Overall Score: 7/10 Stand Out Tracks: 7/10 Consistency: 6/10 Vocals: 8/10 Pros: Cons:
What are In Flames in 2019? The co-founders of the Gothenburg Sound almost a quarter of a century ago have tried a variety of things on some of their recent albums, both to try to stay relevant to modern audiences, and to keep things interesting for themselves.
Rock Sins has had a couple of conversations with In Flames frontman Anders Friden in the last three or four years where he is fully aware of the clamour from some of their fans to a return to the Colony / Clayman era of the band. However, quite understandably from the artists point of view, they don’t want to do the same thing over and over. It’s been almost eight years since In Flames’ generally last well received album, Sounds Of A Playground Fading, with both Siren Charms and Battles not going down well with the long term In Flames fanbase, though they have acquired new fans in the process.
With that said, where does their new album, I, The Mask sit in amongst all of this? It is unlikely to fully please those harking for the aforementioned days of Colony or Clayman, but it is arguably their best album since 2006’s Come Clarity. There are a number of tracks that definitely represent the best of the modern In Flames sound, with far more successes than missteps.
One major improvement across I, The Mask, compared to the last couple of In Flames albums is the production. Polished and clean sounding as one would hope for from an In Flames album, but there is far more of an organic feel to the album. There are less vocal distortion / affects applied to Anders’ voice, and everything sounds so much better for it as in it’s pure form, Anders Friden’s voice is still one of the best in metal.
Album opener Voices is a great start. It’s easily as good as any song In Flames have put out in the last decade (apart from maybe Deliver Us). It’s got the trademark In Flames guitar tone, plenty of harsh vocals from Anders, who has a ferocity about him that hasn’t always been there for recent In Flames output, and there’s a huge chorus that will play very well live. I, The Mask’s title track continues the positivity with a trademark wonderful In Flames guitar solo, blistering verses and Tanner Wayne thundering away on the double bass drum to great effect. Another stand out moment is the first single from the album, I Am Above. As an introduction to I, The Mask’s style, it was positioned perfectly, offering elements that will please In Flames fans old and new. Particularly pleasing again is Anders’ harsh vocal showing, with a couple of full on guttural screams which are always a highlight.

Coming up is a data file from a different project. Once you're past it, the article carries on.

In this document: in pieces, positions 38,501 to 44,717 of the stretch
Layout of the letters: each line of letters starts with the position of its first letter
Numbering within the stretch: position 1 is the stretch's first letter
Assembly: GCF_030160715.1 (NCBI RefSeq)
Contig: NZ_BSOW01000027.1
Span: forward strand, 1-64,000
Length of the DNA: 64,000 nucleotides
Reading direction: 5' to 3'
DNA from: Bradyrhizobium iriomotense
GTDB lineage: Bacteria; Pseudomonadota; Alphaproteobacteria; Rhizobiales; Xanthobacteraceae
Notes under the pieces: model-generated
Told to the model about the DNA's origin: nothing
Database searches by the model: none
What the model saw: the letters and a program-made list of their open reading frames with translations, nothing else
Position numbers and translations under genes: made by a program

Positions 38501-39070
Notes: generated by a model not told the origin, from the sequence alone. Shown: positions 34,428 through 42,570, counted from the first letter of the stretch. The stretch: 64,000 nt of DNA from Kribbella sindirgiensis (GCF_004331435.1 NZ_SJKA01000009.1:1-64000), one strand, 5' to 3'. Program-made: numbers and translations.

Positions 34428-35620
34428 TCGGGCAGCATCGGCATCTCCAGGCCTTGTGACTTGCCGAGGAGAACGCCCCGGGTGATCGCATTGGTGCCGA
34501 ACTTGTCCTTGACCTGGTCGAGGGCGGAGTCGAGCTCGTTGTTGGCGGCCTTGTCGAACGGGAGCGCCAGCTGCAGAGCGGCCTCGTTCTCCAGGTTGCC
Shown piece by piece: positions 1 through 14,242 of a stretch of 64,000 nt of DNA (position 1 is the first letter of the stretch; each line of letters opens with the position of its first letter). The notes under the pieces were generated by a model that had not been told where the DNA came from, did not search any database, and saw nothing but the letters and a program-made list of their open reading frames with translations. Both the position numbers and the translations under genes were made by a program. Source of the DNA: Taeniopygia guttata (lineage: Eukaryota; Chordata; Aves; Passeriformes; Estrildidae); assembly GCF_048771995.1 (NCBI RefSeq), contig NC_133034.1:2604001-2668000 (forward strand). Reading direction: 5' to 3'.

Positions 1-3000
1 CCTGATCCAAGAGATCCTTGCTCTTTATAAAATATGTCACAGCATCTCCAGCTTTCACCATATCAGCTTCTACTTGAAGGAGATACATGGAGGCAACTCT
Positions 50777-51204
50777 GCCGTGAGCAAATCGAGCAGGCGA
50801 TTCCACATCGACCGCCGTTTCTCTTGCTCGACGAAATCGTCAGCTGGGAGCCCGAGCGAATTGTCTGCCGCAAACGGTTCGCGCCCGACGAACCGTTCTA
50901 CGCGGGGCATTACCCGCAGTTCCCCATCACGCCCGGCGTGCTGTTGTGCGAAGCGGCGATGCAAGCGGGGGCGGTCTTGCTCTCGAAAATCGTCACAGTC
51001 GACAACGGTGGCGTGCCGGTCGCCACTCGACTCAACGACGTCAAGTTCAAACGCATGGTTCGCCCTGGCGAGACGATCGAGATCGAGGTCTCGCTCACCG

The album isn’t without it’s down points; (This Is Our) House continues a recent metal tradition of ill-involving groups of children singing or children’s choirs in metal songs. It didn’t work for Machine Head, Behemoth barely pulled it off, and it doesn’t work here. That aside, it’s far more lyrically cheesey than the bulk of the rest of the album, so it’s not in keeping with most of what has come before it.
The second half of the album does have a noticeable dip – songs like In This Life and All The Pain are examples of In Flames doing wet radio metal – they’re too good for this kind of material. What fares far better is We Will Remember, which could easily be a rock / metal radio smash. If In Flames want to do more songs that are accessible, this is a fine example – the chorus is MASSIVE. Burn too provides another enjoyable point, it’s simple yet effective and is one that would get the fists pumping live.
In recent times for some fans and some journalists it’s become almost too easy to criticise In Flames for living off past glories. While I, The Mask, isn’t likely to fully win over those longing for the Pre-2000′ In Flames to return, there’s a lot to be positive about with this album. Based on this, there may yet be plenty of fire left among the flames.
I, The Mask, is released tomorrow (1st March 2019) on Nuclear Blast.